Posts Tagged ‘dental care’

How to Use an Oral Irrigator

The typical Western lifestyle and diet have changed the state of general dental health around the globe. Our bodies aren’t so effective at self-cleaning anymore, and that includes our teeth. Does it not seem like they decay so easily? We devote multiple times daily to scrub the plaque out of our teeth and gums before infections set in. Our teeth and immune and detoxifying systems are weak and delicate.

Having a perfect dental hygiene regimen won’t always guarantee complete resistance to dental disease, but it is certainly the simplest and surest way to avoid it. Yes, it’s work. It’s easy and common for most people to compromise on the effort put into dental care. But simple, initial cleanliness can spare most people a lifetime of inconvenience, expensive treatment, and discomfort.

Oral irrigation is one extremely effective step you can take against most kinds of dental and gum disease. Done correctly, you will be amazed at how many particles of food you see washed out of your teeth even after you’ve brushed and flossed! It is a little more effort added to your oral hygiene regimen, but you will surely be motivated to keep using it once you see how much food is left behind in your mouth without it.

Here’s another little video to give you a rounder picture and a how-to:

I highly recommend investing in one of these simple appliances. It could make or break your body’s ability to prevent or heal dental infections.

Happy irrigating!

Dr. Sperbeck, West Los Angeles


Routine Cleaning

If you have never been to our office, whether for a routine cleaning or for oral disease treatment, you’ll find that holistic methods do not make the experience very different from a conventional office visit. For those of you who are absolutely terrified or loathe to go to the dentist, that probably doesn’t do much for you (though we do have other options that might appeal to you). But you should actually be aware that — for a routine cleaning and checkup, for example — our standard protocol calls for things that might bring you more comfort, security, and satisfaction with your visit.

If you are due for x-rays, we will do those for you quickly and as comfortably as possible. Each room has a big screen where you can instantly see the digital x-ray images taken of your teeth. We’ll discuss any potential problems if they appear. Every few visits we will also probe your teeth to measure the gaps or pockets between your teeth and gums. The smaller the gap, the better. You want your gums to be nice and snug against your teeth because that indicates there is no good place for bacteria to grow and cause infection. Deeper pockets indicate spots that are probably hard to clean, and therefore may be an infection waiting to happen. We will give you advice steering you in the direction you should take to help those gaps close up, also considering any pain or inflammation you may be experiencing.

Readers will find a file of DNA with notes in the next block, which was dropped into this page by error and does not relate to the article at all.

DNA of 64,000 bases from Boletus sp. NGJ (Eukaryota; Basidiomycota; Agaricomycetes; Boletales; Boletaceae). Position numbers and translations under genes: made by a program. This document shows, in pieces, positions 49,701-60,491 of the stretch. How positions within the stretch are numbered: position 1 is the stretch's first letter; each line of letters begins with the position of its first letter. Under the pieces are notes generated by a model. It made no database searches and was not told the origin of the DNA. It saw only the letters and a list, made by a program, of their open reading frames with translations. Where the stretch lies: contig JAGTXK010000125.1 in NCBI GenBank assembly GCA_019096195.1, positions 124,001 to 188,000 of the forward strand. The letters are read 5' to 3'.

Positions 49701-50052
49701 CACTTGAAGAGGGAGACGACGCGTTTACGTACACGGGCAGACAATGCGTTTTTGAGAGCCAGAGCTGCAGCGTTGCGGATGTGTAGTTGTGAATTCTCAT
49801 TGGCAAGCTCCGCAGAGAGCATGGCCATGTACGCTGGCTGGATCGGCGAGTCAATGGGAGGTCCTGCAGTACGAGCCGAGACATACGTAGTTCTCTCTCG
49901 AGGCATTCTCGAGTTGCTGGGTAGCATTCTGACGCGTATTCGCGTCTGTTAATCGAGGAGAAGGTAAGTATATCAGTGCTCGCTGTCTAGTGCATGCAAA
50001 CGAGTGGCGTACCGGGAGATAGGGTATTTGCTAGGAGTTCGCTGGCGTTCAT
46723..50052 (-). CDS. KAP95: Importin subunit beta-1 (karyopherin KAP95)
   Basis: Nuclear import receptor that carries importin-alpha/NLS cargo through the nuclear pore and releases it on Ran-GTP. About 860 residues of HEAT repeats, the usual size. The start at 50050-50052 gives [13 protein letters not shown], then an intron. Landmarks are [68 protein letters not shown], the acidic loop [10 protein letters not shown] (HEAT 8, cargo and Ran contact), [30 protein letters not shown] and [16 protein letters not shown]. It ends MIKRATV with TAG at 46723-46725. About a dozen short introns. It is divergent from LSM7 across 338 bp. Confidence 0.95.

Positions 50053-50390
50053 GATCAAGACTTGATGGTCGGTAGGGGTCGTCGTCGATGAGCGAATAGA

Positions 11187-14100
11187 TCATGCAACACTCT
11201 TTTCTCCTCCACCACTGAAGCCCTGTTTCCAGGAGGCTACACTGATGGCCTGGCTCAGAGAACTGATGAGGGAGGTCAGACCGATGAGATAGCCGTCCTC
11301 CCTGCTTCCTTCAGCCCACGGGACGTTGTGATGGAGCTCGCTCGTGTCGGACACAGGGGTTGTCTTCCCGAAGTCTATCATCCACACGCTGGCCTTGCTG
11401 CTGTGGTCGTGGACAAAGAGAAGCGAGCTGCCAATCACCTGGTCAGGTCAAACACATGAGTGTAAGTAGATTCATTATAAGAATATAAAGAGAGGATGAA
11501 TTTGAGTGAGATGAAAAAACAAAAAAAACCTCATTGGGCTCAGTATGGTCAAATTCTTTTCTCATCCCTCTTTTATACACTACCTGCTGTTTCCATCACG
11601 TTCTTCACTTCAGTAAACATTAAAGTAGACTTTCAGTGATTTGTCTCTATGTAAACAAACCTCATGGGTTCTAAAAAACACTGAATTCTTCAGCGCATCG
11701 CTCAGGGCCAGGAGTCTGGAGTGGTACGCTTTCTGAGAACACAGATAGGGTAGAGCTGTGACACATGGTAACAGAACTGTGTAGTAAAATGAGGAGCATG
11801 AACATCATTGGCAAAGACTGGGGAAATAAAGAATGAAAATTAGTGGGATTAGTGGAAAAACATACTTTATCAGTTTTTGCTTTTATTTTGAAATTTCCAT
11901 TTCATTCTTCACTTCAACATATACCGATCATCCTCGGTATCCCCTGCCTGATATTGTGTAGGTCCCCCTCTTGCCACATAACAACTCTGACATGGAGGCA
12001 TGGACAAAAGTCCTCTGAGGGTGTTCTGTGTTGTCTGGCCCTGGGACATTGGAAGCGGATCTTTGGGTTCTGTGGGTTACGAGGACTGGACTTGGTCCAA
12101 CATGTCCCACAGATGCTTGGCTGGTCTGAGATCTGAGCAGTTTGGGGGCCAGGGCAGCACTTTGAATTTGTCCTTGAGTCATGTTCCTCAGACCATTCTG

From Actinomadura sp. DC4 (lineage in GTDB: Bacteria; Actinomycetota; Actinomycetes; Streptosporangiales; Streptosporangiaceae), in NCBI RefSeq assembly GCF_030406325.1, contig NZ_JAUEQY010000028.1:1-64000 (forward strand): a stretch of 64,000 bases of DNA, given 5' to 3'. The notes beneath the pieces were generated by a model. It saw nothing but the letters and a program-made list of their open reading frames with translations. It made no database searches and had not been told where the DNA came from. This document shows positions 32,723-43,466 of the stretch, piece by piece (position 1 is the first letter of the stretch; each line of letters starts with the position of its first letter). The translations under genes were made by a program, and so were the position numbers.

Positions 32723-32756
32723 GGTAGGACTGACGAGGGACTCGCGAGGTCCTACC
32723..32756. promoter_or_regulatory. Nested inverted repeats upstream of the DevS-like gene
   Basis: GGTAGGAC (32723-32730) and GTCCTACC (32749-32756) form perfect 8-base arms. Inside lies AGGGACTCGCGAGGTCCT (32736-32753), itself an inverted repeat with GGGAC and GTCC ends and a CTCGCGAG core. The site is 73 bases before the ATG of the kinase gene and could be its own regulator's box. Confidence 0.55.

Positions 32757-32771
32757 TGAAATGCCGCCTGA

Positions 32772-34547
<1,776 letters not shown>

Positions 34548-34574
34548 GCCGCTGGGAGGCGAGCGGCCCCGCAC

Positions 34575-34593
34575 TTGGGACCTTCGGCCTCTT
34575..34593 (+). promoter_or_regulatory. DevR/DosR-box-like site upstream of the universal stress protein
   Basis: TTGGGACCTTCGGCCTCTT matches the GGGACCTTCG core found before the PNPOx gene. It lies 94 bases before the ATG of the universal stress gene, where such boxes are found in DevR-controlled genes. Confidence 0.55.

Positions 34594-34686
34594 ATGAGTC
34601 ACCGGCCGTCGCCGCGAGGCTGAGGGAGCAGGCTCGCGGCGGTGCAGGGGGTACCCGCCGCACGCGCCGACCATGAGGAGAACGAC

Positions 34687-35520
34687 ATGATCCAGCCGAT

Then the hygienist will perform the cleaning, polishing, and flossing. The better you take care of your teeth by daily brushing and flossing at home, the speedier this part will be. We always finish off the cleaning with a quick ozone irrigation. Oral irrigation is the best part. If you’ve never heard of it, it is basically “flossing” with water or whatever liquid* you put in the machine reservoir. In our office, we use ozone water. The ozone effectively kills off any remaining bacteria released during cleaning, and also brings a cool, soothing sensation that will leave you feeling refreshed.

After that, I will check for cavities or other problems; if none are found, you’ll be sent on your way with some restocked dental care supplies and a bright smile.

Dr. Sperbeck, West Los Angeles

*I’ll give you some more information on oral irrigators in the next post.

Thinking Ahead

After taking into consideration that what goes into your body is going to affect the long-term health of your teeth, what do you think needs to happen so your dental work will last just as long?

Having already reviewed some damaging effects of invasive dentistry, you now know that “invading”/intervening with the natural tooth’s structure is not what you should pursue if you want your teeth to last (and maintain great condition) as long as your life. Remember:  if you lived to be 100 years old, choose sustainable dentistry that will last you just as long. If you are eating well and taking care of your body in all other ways, your body and, therefore, your teeth will be strong, healthy, and functional for a long time. Sounds like a good plan for the later years, right? Save yourself as many physical, emotional, and financial burdens associated with bad health as you can now. The cure for any disease is to avoid it in the first place!

What if you have already had work done on your teeth that is not sustainable? Well, if it includes mercury-saturated amalgam, it is best to get that replaced immediately. Not only will it need replacement after a handful of years — over and over again until there is no more tooth, but a stub needing a crown — but it will also infiltrate tissues throughout your entire body with poisonous mercury. No matter how well you take care of yourself, mercury constantly leeching into your body from your teeth will never allow you to progress towards complete wellness. As your body degenerates with age, mercury poisoning will speed that process up and bring on a host of symptoms that will (almost universally) lead the average doctor to the wrong diagnosis. It will be left untreated, you will be left confused and miserable, and there won’t be enough time left to detoxify.

Don’t put mercury in your mouth!

Dr. Sperbeck, West Los Angeles